NM: The photo used in this series looks vintage. Did you know this person or did you find a random photo that you were inspired to work with? Do you know the year and place this photo was taken?
CT: I found the old photograph at a flea market in Manila. It was most likely taken in the 1960s and it shows a man in his late 30s, with markedly Filipino features, posed against the iconic skyline of New York City.
NM: What did you see when you first acquired the photo?
CT: Ginoó is a Tagalog word for “sir”, “mister”, or “gentleman”. The man in the photograph was most probably an overseas Filipino worker in the United States, on a day off perhaps, on a trip, posed here as a tourist. I was struck right away by his mirth, his posture and self-assured bearing, his clothes, but even more so by how familiar he looked, how distinctly and undeniably Southeast Asian his countenance was, in contrast to the foreignness of the place—a fellow Filipino whose body was markedly elsewhere, set against the backdrop of First World modernity in 1960s New York. To the Western eye, on the other hand, his figure was perhaps the one that didn’t quite fit, the one that was out of place and alien, although his face was the sole marker of this difference. It doesn’t take a hard look at the photograph for one to recognize how palpably the image intimates questions of belongingness, identity, and place, but other than regarding it as a document of Filipino diaspora, I am fascinated by the itinerancy of this image itself, the means by which it reached me, a snapshot of an anonymous person from my country who may no longer be existing, a photograph whose provenance and transport are intertwined with migrant labor, empire, and the intimate and affective traffic of transnational, familial correspondence. I find it productive to look at the found photograph as an interface other than being a potent historical index; I am fascinated by its arbitrary, anonymous, and serendipitous nature and the almost archaeological mode of access, contact, and acquisition. It has reached me in the present, across time, space, and milieus, like a drift bottle—this in itself another form of correspondence and communion.
NM: What media did you use to create this series?
CT: I used gouache and glycerin on silver-halide reproductions of the photo.
NM: You have created anonymity by using mixed media to distort the face. It makes the viewer ask questions and try to discover who this person is. What inspired you to distort the face of your subject? Distortion often seems like an act of aggression, but this doesn’t feel aggressive. It feels tender and sympathetic. What was your motive with this distortion? Was stripping away the identity of your subject the main focus behind this series?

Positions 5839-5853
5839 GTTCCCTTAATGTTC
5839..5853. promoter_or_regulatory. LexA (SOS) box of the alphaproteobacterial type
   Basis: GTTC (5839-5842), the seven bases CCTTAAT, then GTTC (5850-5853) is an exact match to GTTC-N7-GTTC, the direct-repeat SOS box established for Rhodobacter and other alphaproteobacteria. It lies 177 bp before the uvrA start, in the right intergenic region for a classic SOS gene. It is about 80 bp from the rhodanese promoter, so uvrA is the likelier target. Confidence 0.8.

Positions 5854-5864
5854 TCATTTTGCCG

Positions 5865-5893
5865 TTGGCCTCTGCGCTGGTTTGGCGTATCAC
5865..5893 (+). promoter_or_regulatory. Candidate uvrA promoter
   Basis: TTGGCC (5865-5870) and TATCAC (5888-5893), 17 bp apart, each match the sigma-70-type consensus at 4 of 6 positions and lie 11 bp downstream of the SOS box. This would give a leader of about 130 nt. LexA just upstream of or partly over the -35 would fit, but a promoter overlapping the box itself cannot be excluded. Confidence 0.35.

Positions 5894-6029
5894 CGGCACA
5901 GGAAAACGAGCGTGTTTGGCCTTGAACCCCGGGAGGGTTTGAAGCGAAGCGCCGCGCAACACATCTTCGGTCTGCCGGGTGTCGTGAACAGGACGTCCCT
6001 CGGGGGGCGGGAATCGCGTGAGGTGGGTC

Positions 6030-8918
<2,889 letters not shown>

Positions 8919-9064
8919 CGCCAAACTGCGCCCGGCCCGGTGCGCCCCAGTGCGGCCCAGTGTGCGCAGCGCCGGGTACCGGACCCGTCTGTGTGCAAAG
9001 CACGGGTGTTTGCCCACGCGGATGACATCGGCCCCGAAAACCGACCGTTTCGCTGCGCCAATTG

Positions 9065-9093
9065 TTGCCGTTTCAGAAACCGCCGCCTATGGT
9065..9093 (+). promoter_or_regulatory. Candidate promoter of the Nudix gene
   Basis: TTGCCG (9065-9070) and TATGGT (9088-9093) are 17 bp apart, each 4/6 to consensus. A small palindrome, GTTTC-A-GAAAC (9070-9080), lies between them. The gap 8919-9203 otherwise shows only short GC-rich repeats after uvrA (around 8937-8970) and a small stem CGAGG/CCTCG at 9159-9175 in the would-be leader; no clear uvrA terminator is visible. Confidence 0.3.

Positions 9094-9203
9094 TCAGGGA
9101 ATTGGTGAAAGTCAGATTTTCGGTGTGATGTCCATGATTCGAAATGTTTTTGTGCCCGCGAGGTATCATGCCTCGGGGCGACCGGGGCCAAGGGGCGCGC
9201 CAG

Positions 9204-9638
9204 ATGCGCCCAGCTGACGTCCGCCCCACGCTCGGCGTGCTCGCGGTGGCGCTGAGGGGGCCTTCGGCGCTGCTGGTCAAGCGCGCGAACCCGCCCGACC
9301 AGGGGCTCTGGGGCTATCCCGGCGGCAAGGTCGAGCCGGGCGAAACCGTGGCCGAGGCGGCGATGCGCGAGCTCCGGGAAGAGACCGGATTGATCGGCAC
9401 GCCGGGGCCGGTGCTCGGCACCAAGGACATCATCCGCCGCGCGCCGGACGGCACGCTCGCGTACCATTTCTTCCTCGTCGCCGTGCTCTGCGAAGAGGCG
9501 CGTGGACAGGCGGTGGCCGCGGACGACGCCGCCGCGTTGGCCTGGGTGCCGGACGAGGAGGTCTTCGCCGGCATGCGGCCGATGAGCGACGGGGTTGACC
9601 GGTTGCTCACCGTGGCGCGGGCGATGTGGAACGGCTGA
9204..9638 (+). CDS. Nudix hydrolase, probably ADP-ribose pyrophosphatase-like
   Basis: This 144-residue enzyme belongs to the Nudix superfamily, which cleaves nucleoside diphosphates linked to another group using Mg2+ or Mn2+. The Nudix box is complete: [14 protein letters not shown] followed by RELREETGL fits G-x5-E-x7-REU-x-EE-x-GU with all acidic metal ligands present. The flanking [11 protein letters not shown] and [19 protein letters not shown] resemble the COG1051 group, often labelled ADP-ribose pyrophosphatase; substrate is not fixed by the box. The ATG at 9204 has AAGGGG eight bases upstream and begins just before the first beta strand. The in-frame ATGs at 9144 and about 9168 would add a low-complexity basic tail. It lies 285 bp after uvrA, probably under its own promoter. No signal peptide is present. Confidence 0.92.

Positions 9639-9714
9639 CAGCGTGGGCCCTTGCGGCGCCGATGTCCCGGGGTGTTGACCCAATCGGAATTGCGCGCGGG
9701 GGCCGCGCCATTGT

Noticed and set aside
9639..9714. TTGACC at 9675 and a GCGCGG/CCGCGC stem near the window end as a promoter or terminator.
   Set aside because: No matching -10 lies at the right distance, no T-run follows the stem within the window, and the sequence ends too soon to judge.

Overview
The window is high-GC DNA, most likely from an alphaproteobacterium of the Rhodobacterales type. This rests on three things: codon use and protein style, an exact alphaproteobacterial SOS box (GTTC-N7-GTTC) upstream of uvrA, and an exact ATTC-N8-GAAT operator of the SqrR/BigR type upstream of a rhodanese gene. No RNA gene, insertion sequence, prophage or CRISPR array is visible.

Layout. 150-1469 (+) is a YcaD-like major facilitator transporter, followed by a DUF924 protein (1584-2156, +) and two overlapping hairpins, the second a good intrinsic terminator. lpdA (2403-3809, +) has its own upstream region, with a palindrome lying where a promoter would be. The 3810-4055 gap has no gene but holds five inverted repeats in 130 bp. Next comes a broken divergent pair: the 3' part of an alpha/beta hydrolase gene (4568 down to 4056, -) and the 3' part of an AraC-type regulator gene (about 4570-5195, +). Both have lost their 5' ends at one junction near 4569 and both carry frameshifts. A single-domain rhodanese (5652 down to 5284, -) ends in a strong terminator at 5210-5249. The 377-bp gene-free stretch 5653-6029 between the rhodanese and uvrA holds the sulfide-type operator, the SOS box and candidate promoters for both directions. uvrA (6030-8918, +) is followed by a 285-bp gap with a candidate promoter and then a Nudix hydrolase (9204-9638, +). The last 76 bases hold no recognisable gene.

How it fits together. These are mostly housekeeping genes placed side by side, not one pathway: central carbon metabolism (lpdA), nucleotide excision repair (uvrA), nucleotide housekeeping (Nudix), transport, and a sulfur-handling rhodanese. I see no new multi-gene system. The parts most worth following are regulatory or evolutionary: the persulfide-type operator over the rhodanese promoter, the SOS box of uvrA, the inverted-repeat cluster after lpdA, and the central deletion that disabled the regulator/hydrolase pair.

CT: Yes and no. The series employs erasure and distortion as a paradoxical gesture: an erasure that marks, or distortion as re-inscription. The process allows the artist the role of an intercessor with the document, towards problematizing notions of self and place, and the convolutions of desire and power in their relations, and recasting the image as a familiar but unsettling liminal space for exploring what is left and what is left out, the nameless and the unseen, the figure caught in an act of meaning and becoming, of being named and known, teetering at the brink of recognition and form. The document is falsified, made uncertain and ambiguous, a process wherein the man in the photograph is disfigured, “as in those terrible dreams,” writes Barthes in A Lover’s Discourse, “in which a loved person shows up with [a] part of his face quite erased.” The acquisition of the photograph is an excavation of sorts, and the distortion is an intervention, a fabulation of a document into a potential alternative act of remembrance, interposing a historical moment between dream and private memory. Occluding the face—the particulars of his person—and leaving everything else as they are, creates a series of poignant and surreal images in which the paint on the photograph becomes an intermedial and metaleptic rupture, and marks a collaboration with found image, my own way of inhabiting this photograph and supplanting myself in him, in a manner of speaking. Effacing the sole marker of his semblance (to me) and his alterity (vis-à-vis the Western gaze) also creates an ambivalent and non-binaristic relationship between the man in the photograph and the spectator, and between the Filipino figure and the American milieu he is set against.